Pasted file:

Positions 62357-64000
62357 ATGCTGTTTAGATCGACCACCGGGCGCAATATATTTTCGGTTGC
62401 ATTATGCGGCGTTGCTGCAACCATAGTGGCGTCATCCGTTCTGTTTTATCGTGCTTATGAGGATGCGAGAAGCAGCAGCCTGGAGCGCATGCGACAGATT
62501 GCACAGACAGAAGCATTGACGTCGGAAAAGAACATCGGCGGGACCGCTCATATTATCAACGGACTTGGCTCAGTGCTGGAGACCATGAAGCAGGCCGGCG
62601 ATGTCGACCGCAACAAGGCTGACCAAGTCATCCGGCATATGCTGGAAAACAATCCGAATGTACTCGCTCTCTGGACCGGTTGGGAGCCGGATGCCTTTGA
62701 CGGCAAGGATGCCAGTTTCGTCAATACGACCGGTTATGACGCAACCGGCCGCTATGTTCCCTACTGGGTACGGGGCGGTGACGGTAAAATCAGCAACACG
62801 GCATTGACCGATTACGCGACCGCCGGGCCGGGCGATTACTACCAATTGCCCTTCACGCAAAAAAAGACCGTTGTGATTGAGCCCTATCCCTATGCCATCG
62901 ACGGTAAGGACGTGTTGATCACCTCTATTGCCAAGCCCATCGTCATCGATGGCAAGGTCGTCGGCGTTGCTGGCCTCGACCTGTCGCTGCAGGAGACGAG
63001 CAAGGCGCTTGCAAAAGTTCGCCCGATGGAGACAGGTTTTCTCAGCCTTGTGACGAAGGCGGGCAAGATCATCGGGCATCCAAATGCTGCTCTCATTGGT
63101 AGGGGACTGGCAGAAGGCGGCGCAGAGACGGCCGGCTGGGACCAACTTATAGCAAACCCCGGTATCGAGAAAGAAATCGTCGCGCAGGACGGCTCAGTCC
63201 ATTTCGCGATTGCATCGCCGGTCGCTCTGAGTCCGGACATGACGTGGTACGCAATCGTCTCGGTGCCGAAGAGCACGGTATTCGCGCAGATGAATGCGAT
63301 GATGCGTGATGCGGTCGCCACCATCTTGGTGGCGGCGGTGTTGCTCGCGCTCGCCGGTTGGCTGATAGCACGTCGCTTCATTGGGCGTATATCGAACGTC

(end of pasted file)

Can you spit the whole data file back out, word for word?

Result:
Positions 62357-64000
62357 ATGCTGTTTAGATCGACCACCGGGCGCAATATATTTTCGGTTGC
62401 ATTATGCGGCGTTGCTGCAACCATAGTGGCGTCATCCGTTCTGTTTTATCGTGCTTATGAGGATGCGAGAAGCAGCAGCCTGGAGCGCATGCGACAGATT
62501 GCACAGACAGAAGCATTGACGTCGGAAAAGAACATCGGCGGGACCGCTCATATTATCAACGGACTTGGCTCAGTGCTGGAGACCATGAAGCAGGCCGGCG
62601 ATGTCGACCGCAACAAGGCTGACCAAGTCATCCGGCATATGCTGGAAAACAATCCGAATGTACTCGCTCTCTGGACCGGTTGGGAGCCGGATGCCTTTGA
62701 CGGCAAGGATGCCAGTTTCGTCAATACGACCGGTTATGACGCAACCGGCCGCTATGTTCCCTACTGGGTACGGGGCGGTGACGGTAAAATCAGCAACACG
62801 GCATTGACCGATTACGCGACCGCCGGGCCGGGCGATTACTACCAATTGCCCTTCACGCAAAAAAAGACCGTTGTGATTGAGCCCTATCCCTATGCCATCG
62901 ACGGTAAGGACGTGTTGATCACCTCTATTGCCAAGCCCATCGTCATCGATGGCAAGGTCGTCGGCGTTGCTGGCCTCGACCTGTCGCTGCAGGAGACGAG
63001 CAAGGCGCTTGCAAAAGTTCGCCCGATGGAGACAGGTTTTCTCAGCCTTGTGACGAAGGCGGGCAAGATCATCGGGCATCCAAATGCTGCTCTCATTGGT
63101 AGGGGACTGGCAGAAGGCGGCGCAGAGACGGCCGGCTGGGACCAACTTATAGCAAACCCCGGTATCGAGAAAGAAATCGTCGCGCAGGACGGCTCAGTCC
63201 ATTTCGCGATTGCATCGCCGGTCGCTCTGAGTCCGGACATGACGTGGTACGCAATCGTCTCGGTGCCGAAGAGCACGGTATTCGCGCAGATGAATGCGAT
63301 GATGCGTGATGCGGTCGCCACCATCTTGGTGGCGGCGGTGTTGCTCGCGCTCGCCGGTTGGCTGATAGCACGTCGCTTCATTGGGCGTATATCGAACGTC